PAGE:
The 2014 Distinguished Service Award was presented to Andy and Linda McLane, and Chuck McFarland
Each of the following awards recognizes volunteers for different kinds of service. Nominations are accepted from both volunteers and staff by November 15 of each year.
The Distinguished Service Award
was established in 1976, the Centennial Year of the AMC and is presented annually to a member in recognition of outstanding contribution to the work of the club. The award is a symbol for all club members that we are an organization of volunteers working together in service to the public and for the preservation of our outdoor heritage. Nominations are accepted for individuals or couples who have been working in a volunteer capacity over many years in the service of the club. Previous award recipients are not eligible.
The Volunteer Leadership Award
recognizes AMC's outstanding volunteer leaders who demonstrate the desire to share their time and expertise in the pursuit of AMC's recreation, conservation, and education mission. The Volunteer Leadership Award recognizes one or more dedicated volunteers who, in addition to contributing many hours, demonstrate outstanding passion and commitment and are instrumental to AMC's activities, programs and mission. Previous award recipients are not eligible.
The Joe Dodge Award
is presented to a member of the AMC community who best exemplifies the type of high quality public service and mountain hospitality that became the hallmark of Joe Dodge's long and distinguished career at Pinkham Notch. A nominee can be a current employee, former employee, or volunteer. The essential idea is that it recognizes the ideals and practices of Joe Dodge and the award recipients, and that its presence may stimulate others to go and do likewise. The Award focuses on actions that relate to AMC activities in the White Mountains - particularly the huts and trails and Pinkham Notch.
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The Emerging Conservationist Award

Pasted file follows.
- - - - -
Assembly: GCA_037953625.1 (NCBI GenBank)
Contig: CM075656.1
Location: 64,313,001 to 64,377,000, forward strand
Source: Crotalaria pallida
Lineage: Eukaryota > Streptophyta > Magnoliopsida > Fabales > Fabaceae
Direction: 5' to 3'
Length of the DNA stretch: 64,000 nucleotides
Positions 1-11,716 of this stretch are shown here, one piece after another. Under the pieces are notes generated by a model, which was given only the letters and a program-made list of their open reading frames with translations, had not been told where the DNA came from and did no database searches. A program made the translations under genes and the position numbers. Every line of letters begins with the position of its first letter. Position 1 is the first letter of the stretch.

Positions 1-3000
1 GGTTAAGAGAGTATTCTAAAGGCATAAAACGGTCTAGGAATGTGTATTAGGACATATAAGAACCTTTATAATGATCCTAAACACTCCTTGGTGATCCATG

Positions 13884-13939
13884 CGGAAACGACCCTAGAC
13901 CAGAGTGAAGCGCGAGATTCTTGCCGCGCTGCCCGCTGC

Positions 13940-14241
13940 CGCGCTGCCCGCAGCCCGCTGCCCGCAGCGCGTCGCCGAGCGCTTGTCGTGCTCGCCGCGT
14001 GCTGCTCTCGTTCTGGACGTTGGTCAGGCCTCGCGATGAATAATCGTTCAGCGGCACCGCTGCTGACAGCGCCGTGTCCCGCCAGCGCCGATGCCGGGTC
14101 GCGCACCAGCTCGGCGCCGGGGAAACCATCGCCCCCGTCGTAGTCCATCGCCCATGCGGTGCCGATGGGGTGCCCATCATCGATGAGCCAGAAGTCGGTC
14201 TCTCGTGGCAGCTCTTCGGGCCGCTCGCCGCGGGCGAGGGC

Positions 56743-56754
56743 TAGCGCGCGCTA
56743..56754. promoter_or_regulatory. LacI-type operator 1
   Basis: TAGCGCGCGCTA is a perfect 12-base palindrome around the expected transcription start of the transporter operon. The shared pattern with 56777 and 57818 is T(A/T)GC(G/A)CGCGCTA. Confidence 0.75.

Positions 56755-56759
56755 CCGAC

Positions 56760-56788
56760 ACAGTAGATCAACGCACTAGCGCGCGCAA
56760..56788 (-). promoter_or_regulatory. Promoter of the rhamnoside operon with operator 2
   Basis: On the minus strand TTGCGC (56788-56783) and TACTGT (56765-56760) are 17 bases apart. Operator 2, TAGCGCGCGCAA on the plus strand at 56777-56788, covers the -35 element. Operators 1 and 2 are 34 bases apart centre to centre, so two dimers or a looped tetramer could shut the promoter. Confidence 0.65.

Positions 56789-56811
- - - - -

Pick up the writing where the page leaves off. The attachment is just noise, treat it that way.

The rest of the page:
is presented to an individual in the 30 and below age group who has demonstrated innovative leadership in advancing conservation. Previous award recipients are not eligible.
The Stewardship Society Award
honors AMC volunteers who carry on the tradition of public service activity and bring new members to join in the effort. The Stewardship Society structure seeks to recognize and encourage AMC's grassroots public service volunteers to contribute to the protection, enjoyment, and wise use of the public lands. Stewardship Society members typically volunteer on trail work, conservation, or other stewardship projects. The Marian Pychowska Award recognizes volunteers who have contributed at least 96 hours and the Warren Hart Award recognizes those who have given at least 224 hours. More information >>
- Marian Pychowska Award - 96 hours. Marian Pychowska stands out for her diversity. In the 1880's she helped build trails, created a trail map of the Northern Presidentials, discovered the Pinnacle in Huntington's Ravine, and may be the first AMCer to look at the impact of recreation. When a shelter was proposed near treeline she wrote "We all fear if the public are invited to it the surroundings will become..." littered.
- Warren Hart Award - 224 Hours. Warren Hart, AMC Councillor of Improvements (Trails) from 1908-1910 was a stellar example of this spirit of volunteerism for trails. He spent 28 days in 1908 creating trails in the Great Gulf Wilderness. Hart, by his personal example, inspired other members to join in the effort. By 1910 Hart lead "working sections" of 40 people in summer trail building expeditions.
- Recent Stewardship Society Recipients
- Stewardship Society Tally Sheet